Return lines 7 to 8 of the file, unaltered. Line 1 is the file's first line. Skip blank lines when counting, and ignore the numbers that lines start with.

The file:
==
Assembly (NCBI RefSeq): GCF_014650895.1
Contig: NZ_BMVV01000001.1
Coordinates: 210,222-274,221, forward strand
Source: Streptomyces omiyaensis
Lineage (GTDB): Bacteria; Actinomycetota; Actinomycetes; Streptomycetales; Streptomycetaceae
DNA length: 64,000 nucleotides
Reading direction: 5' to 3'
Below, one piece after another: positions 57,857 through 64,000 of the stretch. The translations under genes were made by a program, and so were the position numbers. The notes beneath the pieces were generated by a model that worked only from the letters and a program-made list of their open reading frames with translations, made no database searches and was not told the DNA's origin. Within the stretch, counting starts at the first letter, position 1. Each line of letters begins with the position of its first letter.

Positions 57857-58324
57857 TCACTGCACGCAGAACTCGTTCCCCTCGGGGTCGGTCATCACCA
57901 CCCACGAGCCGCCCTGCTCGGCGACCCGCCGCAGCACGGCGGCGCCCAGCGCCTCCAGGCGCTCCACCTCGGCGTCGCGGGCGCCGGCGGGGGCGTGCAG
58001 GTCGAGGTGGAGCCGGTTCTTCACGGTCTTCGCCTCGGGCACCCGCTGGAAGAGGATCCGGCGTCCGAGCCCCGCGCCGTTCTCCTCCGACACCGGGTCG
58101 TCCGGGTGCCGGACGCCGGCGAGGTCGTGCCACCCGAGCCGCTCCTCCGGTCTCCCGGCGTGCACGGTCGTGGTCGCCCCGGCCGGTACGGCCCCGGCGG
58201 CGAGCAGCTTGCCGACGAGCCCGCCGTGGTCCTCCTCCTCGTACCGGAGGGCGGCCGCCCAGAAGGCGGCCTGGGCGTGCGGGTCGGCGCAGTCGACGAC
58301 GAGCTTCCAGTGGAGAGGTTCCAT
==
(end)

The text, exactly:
Reading direction: 5' to 3'
Below, one piece after another: positions 57,857 through 64,000 of the stretch. The translations under genes were made by a program, and so were the position numbers. The notes beneath the pieces were generated by a model that worked only from the letters and a program-made list of their open reading frames with translations, made no database searches and was not told the DNA's origin. Within the stretch, counting starts at the first letter, position 1. Each line of letters begins with the position of its first letter.